Security officials and members of the IDF said the risk of war with Hezbollah across the northern border, was the highest since the end of the Second Lebanon War in 2006. Prime Minister Benjamin Netanyahu was briefed on the concerns in a meeting convened to discuss the increasing tension with the Iran-backed terrorist organization.
The Prime Minister's Office made the scheduled meeting known to the media and added a vague statement when it was over. It is therefore not far-fetched to assume that the government intended not only to alert the public but also to send a clear message to Hezbollah Secretary-General Hassan Nasrallah.
Netanyahu and a select group of ministers were also briefed on an attempted weapons smuggling across the Jordanian border, which officials said was meant to reach terror actors on the West Bank. Military Intelligence officials described how attempts were made to incite terror in the area, with funding transferred by the Hamas and Islamic Jihad terror factions, via local banks.
Nasrallah was changing his tactics and advancing the Radwan Unit - tasked with invading Israeli communities in the event of war, to the border area, and Iran was exerting pressure on the Lebanon- based Islamist group, to act against the IDF, the officials said in the Sunday meeting. But the security officials also noted that Tehran was not interested in an all-out war between Hezbollah and Israel.
However, Tehran also warned Hezbollah against starting a war with Israel, to avoid wasting an opportunity to retaliate, in case the IDF strikes at their nuclear facilities.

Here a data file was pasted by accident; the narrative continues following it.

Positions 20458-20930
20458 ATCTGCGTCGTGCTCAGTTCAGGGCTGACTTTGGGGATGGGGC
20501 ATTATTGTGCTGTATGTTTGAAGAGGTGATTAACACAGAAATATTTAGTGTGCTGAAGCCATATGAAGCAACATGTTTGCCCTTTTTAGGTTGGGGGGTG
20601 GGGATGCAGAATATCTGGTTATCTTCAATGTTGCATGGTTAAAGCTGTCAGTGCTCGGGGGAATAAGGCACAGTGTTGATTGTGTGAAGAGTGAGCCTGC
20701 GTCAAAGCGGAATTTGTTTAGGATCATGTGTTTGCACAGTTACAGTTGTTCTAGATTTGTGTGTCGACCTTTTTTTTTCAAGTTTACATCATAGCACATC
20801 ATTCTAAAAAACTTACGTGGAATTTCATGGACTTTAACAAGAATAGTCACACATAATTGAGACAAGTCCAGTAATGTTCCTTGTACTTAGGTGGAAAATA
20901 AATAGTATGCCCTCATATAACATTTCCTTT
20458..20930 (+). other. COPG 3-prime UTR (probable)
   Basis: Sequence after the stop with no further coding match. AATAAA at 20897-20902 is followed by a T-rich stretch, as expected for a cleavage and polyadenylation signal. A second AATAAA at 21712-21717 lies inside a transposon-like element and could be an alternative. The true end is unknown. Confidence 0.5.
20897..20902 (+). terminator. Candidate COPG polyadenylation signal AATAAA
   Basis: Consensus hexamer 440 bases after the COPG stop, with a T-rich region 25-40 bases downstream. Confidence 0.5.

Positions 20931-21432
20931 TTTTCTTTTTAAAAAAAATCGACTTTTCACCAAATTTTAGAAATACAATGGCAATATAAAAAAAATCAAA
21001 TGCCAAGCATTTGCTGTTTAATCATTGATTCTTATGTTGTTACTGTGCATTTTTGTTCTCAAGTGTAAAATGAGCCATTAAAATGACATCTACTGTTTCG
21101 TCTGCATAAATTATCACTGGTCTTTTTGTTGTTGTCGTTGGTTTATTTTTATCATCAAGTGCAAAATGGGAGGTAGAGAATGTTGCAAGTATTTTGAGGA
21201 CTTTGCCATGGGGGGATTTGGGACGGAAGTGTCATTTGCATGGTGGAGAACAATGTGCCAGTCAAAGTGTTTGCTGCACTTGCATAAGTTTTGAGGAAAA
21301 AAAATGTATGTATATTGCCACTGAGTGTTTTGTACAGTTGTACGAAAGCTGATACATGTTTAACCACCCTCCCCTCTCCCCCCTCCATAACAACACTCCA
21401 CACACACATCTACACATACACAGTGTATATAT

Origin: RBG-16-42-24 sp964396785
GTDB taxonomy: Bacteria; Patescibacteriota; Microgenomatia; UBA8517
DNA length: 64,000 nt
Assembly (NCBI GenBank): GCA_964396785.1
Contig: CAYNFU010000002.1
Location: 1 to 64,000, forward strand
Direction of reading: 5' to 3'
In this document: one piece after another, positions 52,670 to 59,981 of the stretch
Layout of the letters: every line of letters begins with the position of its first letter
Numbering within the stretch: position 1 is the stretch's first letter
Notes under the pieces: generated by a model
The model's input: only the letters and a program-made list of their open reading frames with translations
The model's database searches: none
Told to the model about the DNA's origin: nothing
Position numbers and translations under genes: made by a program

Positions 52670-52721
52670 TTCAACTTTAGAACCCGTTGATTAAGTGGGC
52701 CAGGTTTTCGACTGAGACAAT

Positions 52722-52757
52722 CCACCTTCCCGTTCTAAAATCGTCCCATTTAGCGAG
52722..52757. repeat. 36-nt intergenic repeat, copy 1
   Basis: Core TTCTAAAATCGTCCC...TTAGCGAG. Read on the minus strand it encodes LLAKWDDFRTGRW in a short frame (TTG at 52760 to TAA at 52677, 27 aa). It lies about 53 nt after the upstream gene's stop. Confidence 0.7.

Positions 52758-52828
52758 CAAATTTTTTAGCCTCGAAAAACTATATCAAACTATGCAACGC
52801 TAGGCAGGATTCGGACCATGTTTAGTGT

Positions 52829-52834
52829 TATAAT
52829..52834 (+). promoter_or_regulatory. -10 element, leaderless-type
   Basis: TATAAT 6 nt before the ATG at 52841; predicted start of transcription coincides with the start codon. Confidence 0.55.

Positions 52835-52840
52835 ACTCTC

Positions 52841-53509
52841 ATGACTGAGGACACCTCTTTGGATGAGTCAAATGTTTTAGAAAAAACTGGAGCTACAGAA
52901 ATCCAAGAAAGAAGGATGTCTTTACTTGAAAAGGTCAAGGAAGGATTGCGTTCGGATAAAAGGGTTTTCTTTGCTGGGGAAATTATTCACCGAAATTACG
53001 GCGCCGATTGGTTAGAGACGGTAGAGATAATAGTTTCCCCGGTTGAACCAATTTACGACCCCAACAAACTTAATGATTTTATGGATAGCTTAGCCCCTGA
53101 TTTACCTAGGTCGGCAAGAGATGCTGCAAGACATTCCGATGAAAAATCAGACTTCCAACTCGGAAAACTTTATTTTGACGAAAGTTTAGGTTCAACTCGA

As an avid follower of Israeli media, Nasrallah seized the opportunity to warn Israel against taking action in response to his provocations.
He understands that any Israeli military action, whether in the North or the South, would benefit from the element of surprise and although there has been much media coverage of the recent incident on the northern border, secrecy will become a critical element of Israel's success.
The statement put out by the PMO after the briefing with security officials said Netanyahu accepted the military's recommendations, to avoid conflict. The statement could be seen as the prime minister's vote of confidence in his security officials and the IDF, but it could also be his way of avoiding responsibility should conflict be unavoidable.
Thus far, the IDF and especially the senior commander of the northern sector, have ongoing Hezbollah provocations to deal with including tents set up in Israeli territory by Hezbollah operatives, which had not been removed as well as other infringements of Israel's sovereignty that have weakened Israel's deterrence.
Despite rising tensions, military intelligence officials still believe Nasrallah was not interested in starting a war but was, for the first time in 17 years, willing to test Israel's patience, and if necessary engage in a days-long round of fighting that could easily get out of control. That was the crux of the briefing Netanyahu received on Sunday.
Even if war was not imminent, warnings expressed in letters sent by senior IDF officers about the repercussions of the coalition's legislative push to alter Israel's judicial system, leave no room for doubt: Nasrallah sees Israel as weakened by internal conflicts and the deteriorating relations with the U.S.
IDF Chief of Staff Lt. Gen. Herzi Halevi, made sure to reflect his agreement with the assessments presented to the prime minister before and after the legislation was passed last Monday, when the prime minister finally agreed to meet with him.